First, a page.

- May 20, 2011 – Washington The Library of Congress' Geography and Map Division in conjunction with the Philip Lee Phillips Society will hold a conference entitled: Re-Imagining the U.S. Civil War: Reconnaissance, Surveying and Cartography. The conference will consist of a day long series of lectures that take a new look at the history of mapmaking and the technologies of cartography during the Civil War. Scholars from the fields of history, surveying, conservation, and cartography will look closely at the effects that new cartographic technologies, such as the photographic reproduction of maps in the field, had on mapmaking, and the impact that these technologies had on both civilian and military geography. Papers will be presented in the Mumford Room of the Madison Building from 9:30AM-3:30PM. The conference is of course free, but email registration or phone 202-707-1616 will be required. Additional information from John Hessler, Senior Cartographic Librarian, Geography and Map Division, Library of Congress, 101 Independence Ave SE, Washington, D.C. 20540-4650.
- February 15, 2012 – September 15, 2012 - Astoria, Oregon
An exhibition titled Envisioning the World: The First Printed Maps, 1472-1700 can be seen at Columbia River Maritime Museum, 1792 Marine Drive. The exhibition will feature approximately 30 rare world maps drawn from the collection of Henry Wendt, and will explore the major trends in intellectual history from the early Renaissance through the scientific era of the Enlightenment. Through the language of cartography, the maps in the exhibition illustrate the way in which scientists, mathematicians, explorers and cartographers came to grips with the shape, size and nature of the Earth as a whole and its place in the universe. Highlighted in the exhibition are the important contributions to this evolving cosmography of: Ptolemy (c. 90-168 ); Nicolaus Copernicus (1473-1543); Galileo Galilei (1564-1642); Johannes Kepler (1571-1630); and Edmond Halley (1656-1742). Works featured in the exhibition include: the first printed map (1472), a schematic concept of the continents in the form of a "T" encircled by an "O" of ocean; the first printed road map (1598), showing the cursus publicus, the postal system of the Roman Empire, in eight sections totaling 14 linear feet; highly decorative exemplars from the golden age of Dutch mapmaking (17th century); and elaborate hand-colored celestial views (1700), representing the constellations with figures from Greek mythology. A concurrent exhibition, Mapping the Pacific Coast: Coronado to Lewis and Clark. The Quivira Collection, is a world class exhibition showcasing 45 magnificent maps, books and illustrations, dated 1544 through 1802, of the west coast of North America. It invites viewers on a voyage of exploration from the first tentative probing by European explorers through Thomas Jefferson’s commission of the Corps of Discovery.
- June 4, 2011 – Castle Rock, Colorado The Rocky Mountain Map Society and the Oregon-California Trail Association, Colorado-Cherokee Trail Chapter will have a Joint Conference, Mapping Historic Trails in Colorado, at The Douglas County History Research Center from 9.00 AM to $.30 PM. Registration is required.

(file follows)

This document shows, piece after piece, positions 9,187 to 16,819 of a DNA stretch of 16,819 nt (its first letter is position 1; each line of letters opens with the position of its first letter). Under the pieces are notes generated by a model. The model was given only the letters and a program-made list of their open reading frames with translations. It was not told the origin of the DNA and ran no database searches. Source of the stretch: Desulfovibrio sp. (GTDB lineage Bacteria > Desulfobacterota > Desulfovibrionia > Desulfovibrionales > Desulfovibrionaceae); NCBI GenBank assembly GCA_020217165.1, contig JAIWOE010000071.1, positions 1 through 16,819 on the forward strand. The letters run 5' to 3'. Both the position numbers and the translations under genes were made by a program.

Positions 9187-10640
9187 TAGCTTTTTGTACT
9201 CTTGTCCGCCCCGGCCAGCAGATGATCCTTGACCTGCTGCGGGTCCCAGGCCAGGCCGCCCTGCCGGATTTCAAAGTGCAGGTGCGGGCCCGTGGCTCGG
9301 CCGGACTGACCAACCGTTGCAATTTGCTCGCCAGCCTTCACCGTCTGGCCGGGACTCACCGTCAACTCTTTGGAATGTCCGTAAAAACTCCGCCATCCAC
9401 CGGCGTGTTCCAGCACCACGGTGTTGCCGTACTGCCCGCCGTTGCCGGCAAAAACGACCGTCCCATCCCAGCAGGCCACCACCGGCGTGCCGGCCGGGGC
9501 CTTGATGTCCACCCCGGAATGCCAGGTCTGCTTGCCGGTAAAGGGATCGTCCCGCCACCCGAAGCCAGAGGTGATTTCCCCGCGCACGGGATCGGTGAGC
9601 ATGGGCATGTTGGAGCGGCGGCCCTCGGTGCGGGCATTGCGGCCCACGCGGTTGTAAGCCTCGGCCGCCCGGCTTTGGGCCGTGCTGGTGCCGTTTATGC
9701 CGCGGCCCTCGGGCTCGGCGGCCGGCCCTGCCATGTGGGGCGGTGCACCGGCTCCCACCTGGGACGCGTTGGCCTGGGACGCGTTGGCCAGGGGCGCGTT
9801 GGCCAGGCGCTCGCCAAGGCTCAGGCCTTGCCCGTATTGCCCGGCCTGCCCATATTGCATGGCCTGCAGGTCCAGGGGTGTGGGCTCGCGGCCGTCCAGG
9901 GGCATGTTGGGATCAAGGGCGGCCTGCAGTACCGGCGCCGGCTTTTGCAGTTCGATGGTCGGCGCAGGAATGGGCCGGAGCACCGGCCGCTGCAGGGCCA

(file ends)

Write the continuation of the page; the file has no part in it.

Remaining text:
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Resource Description and Access (RDA) Update
As I write this in late April 2011 there really is no new news about RDA — it seems that the cataloging world is collectively holding its breath waiting for the three U.S. national libraries to make a formal decision on acceptance of RDA, or otherwise. By now the administrators at the Library of Congress, National Agriculture Library, and National Library of Medicine were to have received a set of evaluative outcomes from last year’s formal national cataloging test using RDA and be weighing all factors towards making a decision. From what I have heard a joint recommendation from these three organizations is still to be delivered to the cataloging community sometime in early June, but definitely before or at the American Library Association Annual Conference in New Orleans on June 23-29, 2011. A final recommendation could entail one of the following: acceptance and implementation of RDA; rejection of RDA; postpone the implementation of RDA until certain changes to the standard have been made; or accept and implement RDA with specific recommended changes or policy decisions specific to U.S. libraries. So, we wait and continue preparations at our individual institutions. By the time the next Cataloging Column appears we will have our answer!
Cartographic Genre/Form Headings and the new LCGFT
Not really a lot to report here under these two items except to say that (1) the Library of Congress began accepting submissions for new cartographic genre/form headings as of January 3rd of this year, and (2) the new Library of Congress Genre/Form Thesaurus (LCGFT) was slated to be available by now but there has been no announcement as to its release.